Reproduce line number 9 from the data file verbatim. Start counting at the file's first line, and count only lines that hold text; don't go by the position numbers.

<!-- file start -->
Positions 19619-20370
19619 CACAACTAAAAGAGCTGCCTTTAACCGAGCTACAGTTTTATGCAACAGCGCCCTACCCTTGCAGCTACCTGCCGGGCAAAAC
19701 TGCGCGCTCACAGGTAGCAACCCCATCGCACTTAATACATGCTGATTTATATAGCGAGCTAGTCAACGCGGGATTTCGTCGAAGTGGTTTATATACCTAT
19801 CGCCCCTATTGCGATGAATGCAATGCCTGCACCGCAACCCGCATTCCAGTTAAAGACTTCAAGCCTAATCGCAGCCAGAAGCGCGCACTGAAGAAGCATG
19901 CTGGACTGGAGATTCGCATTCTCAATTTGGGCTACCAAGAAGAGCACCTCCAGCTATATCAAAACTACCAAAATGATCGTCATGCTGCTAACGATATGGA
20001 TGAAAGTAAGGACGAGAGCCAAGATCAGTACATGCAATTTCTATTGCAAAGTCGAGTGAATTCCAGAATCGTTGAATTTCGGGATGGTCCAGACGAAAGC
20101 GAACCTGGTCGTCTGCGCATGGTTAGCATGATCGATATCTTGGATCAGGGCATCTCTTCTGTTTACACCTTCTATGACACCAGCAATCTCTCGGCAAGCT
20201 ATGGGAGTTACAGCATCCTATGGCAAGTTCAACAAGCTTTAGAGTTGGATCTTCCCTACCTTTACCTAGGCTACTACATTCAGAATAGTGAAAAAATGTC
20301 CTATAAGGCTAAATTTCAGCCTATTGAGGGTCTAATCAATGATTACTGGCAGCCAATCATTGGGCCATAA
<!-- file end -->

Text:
20301 CTATAAGGCTAAATTTCAGCCTATTGAGGGTCTAATCAATGATTACTGGCAGCCAATCATTGGGCCATAA